Garagiste is a bit of a departure for Illusione and not just since it is the first Habano wrapper to be featured on an Illusione cigar. It’s a cigar with some sneaky strength, especially in the first third, though it also features the promised sweetness and spice.

Although it isn’t my favorite Illusione cigar (that high bar is set by the original 2010 Singulare) or even my second or third favorite, the Illusione Garagiste Gordo is another welcome addition to the impressive Illusione family. It earns a rating of four stogies out of five.

[To read more cigar reviews, please click here.]

Patrick S

photo credit: Stogie Guys

Quick Smoke: Intemperance EC XVIII Charity Petito

13 Aug 2017

Each Saturday and Sunday we’ll post a Quick Smoke: not quite a full review, just our brief verdict on a single cigar of “buy,” “hold,” or “sell.”

This petite corona is one of five blends in RoMa Craft Tobac’s El Catador de Las Petite Coronas sampler box (featuring two each of the company’s five core blends in a four-inch, 46-ring gauge format). The cigar also sells by itself in boxes of 30. Made with an Ecuadorian wrapper, Indonesian binder, and filler from Nicaragua and the Dominican Republic, it is a rich, medium-bodied smoke that goes well with a strong cup of coffee. Cedar, cream, toast, and light pepper spice dominate the 30-minute smoke. With excellent construction and balanced flavors, it’s easy to recommend.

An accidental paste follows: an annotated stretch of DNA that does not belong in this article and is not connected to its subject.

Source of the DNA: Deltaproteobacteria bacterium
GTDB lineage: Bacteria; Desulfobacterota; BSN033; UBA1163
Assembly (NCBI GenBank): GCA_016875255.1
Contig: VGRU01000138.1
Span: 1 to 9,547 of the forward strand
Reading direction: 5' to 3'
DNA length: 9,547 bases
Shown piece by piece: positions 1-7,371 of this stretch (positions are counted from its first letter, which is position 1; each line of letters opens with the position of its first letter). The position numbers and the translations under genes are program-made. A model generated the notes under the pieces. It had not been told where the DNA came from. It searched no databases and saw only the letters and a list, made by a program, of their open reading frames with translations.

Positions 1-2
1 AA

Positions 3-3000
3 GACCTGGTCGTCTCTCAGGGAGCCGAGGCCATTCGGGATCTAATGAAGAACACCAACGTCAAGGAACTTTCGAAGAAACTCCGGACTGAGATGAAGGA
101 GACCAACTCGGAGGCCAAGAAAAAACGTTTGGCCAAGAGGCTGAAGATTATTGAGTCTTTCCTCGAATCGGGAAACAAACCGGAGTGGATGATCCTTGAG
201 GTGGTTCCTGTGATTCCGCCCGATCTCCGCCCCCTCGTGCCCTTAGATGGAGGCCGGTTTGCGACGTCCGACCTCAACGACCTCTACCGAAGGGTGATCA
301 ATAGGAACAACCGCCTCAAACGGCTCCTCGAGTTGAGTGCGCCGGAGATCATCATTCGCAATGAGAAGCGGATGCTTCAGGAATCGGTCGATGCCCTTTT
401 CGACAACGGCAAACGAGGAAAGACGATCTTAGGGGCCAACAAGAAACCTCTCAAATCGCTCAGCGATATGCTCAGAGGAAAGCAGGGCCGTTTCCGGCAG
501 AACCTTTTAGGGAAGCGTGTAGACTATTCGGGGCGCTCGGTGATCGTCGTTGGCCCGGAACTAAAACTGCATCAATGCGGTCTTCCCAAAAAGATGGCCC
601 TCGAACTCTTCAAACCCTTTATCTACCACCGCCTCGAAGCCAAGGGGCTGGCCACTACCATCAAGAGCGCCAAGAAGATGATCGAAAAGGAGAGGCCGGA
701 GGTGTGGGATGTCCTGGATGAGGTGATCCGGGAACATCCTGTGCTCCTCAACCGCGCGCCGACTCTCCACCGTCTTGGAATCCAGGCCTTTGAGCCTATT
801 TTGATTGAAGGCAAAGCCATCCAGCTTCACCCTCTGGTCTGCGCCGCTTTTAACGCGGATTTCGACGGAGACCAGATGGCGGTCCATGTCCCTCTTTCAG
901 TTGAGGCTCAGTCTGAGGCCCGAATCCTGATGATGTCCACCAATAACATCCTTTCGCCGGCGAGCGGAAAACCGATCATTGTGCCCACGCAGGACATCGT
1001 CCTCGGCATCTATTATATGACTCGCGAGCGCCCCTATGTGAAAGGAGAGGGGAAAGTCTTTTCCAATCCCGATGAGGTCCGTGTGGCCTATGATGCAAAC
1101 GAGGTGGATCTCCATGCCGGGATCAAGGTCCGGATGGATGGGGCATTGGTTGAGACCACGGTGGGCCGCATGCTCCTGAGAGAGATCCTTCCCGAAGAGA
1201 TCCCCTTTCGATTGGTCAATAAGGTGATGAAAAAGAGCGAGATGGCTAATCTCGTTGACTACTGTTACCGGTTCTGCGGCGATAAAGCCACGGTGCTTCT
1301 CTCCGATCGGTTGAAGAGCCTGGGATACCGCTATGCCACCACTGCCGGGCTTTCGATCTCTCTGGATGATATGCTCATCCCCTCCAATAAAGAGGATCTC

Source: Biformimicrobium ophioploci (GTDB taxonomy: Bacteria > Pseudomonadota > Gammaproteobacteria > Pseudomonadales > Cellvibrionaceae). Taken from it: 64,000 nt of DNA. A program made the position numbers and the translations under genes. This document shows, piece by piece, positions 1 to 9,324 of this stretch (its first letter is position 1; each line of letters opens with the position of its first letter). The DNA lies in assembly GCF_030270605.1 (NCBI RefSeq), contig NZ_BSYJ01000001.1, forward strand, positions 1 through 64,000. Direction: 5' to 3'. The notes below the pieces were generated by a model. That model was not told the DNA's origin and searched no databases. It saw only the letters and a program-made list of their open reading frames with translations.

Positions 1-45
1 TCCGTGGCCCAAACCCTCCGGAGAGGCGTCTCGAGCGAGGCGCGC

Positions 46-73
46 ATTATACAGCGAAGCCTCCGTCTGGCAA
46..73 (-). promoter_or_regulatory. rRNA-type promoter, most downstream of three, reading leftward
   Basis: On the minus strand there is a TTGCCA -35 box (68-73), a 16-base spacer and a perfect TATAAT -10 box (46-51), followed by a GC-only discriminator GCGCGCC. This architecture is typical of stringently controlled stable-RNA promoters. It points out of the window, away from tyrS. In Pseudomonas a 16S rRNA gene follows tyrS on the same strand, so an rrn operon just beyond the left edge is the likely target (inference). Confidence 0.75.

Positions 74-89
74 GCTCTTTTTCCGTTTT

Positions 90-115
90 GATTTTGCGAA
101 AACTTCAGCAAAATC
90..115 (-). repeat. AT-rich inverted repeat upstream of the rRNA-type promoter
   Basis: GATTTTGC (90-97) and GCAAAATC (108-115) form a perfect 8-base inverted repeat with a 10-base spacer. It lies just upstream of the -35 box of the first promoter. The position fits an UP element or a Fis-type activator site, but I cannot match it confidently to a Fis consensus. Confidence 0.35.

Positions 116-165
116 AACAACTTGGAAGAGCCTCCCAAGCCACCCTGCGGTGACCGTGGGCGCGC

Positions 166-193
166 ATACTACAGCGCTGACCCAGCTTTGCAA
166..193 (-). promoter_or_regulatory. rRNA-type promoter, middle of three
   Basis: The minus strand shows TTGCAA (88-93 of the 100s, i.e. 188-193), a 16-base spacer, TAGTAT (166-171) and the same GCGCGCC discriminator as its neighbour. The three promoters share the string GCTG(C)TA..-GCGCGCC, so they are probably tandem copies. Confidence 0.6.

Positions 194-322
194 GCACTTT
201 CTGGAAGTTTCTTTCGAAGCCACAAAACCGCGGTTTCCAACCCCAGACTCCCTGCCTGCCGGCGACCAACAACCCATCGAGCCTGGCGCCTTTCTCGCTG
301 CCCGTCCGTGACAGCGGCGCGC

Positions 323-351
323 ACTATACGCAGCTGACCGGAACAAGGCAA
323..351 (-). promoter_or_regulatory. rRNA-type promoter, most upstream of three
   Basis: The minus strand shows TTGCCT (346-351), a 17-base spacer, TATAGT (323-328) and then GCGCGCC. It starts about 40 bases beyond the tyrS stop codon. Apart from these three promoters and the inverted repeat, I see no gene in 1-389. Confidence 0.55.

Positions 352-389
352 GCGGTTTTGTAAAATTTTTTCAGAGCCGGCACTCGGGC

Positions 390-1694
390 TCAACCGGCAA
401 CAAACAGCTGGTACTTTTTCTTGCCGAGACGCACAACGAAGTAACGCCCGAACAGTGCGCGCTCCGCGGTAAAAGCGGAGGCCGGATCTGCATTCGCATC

Verdict = Buy.

Patrick S

photo credit: Stogie Guys

Cigar Spirits: Foursquare Triptych and 2004 Single Blended Rums

9 Aug 2017

When it comes to variety of styles, rum gives whiskey a run for its money. Dark rum, aged rum, spiced rum, overproof rum, flavored rum… Besides being distilled from sugarcane or sugarcane derivatives, there are few rules when it comes to rum.

The downside is many rums, even higher-end rums, take advantage of the lax rules to add sugar or caramel color. This creates a sweetness many identify with premium rum. Such rums may be enjoyable to sip, but they’re hardly the only style of premium rum.

Foursquare Distillery’s Richard Seale is on a mission to clear up some of the confusion inherent in the category and give rum drinkers a better way to determine what exactly they are sipping. He’s even proposed new sub-categories of rum to achieve it.

Meanwhile, Seale makes some excellent rums, all free of any additives; he only employs rum and barrel time. He’s also not shy about revealing the details of exactly what’s in the rum and what types of barrels were used to make it. While some premium rums obfuscate about how long they were aged or how much sugar has been added, his approach is a breath of fresh air.

Today I look at two rums I recently picked up from the Barbados Foursquare Distillery. Both are barrel-proof and, while not impossible to find, will take some searching to locate.

Foursquare 2004 Single Blended Rum (Exceptional Cask Selection, Mark III)